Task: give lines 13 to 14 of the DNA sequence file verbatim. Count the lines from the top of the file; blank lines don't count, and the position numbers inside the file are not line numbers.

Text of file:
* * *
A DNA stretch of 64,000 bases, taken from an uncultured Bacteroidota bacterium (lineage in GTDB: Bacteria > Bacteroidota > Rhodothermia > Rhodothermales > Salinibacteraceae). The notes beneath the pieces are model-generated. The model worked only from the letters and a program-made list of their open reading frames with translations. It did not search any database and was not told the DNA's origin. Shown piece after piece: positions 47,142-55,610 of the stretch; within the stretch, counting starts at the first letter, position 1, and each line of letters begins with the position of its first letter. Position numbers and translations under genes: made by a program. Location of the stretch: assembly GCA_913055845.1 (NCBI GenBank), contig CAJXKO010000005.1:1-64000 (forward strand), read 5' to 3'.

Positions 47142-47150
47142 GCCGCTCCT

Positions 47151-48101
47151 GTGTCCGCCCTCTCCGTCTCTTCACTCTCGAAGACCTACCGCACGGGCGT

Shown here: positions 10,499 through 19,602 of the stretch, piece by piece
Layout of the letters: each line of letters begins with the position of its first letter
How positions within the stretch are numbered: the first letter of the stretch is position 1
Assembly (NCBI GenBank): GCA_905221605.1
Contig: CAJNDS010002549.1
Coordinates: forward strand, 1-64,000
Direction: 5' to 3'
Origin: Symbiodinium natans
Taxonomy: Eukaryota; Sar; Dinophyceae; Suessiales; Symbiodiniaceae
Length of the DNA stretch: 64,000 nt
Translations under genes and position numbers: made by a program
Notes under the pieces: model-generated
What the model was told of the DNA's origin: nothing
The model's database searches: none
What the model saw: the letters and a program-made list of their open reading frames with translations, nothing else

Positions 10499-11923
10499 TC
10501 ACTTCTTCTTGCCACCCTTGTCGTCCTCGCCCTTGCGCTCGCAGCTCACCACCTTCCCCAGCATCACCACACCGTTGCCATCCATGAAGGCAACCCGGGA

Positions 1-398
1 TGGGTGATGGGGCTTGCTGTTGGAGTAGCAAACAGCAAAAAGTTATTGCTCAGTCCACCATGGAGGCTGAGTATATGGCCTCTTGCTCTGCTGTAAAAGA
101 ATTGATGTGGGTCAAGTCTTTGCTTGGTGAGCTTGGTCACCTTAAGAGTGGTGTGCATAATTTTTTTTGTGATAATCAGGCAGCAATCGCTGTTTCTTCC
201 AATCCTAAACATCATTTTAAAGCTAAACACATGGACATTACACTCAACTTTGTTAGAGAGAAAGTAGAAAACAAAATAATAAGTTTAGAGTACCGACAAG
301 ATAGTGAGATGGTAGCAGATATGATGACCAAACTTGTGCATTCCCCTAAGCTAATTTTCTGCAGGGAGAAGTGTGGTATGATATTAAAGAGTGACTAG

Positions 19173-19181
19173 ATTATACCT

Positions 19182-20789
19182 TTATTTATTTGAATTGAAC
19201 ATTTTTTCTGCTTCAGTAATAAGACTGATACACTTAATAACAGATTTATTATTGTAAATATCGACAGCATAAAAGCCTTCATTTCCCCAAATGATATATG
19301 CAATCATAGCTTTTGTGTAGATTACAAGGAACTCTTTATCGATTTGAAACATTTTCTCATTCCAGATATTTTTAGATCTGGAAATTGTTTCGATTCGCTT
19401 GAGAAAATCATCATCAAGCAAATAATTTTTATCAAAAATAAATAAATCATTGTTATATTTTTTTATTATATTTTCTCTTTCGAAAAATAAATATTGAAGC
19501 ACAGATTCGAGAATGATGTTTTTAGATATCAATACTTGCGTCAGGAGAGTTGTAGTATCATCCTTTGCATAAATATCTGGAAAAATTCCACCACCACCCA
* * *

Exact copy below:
Origin: Symbiodinium natans
Taxonomy: Eukaryota; Sar; Dinophyceae; Suessiales; Symbiodiniaceae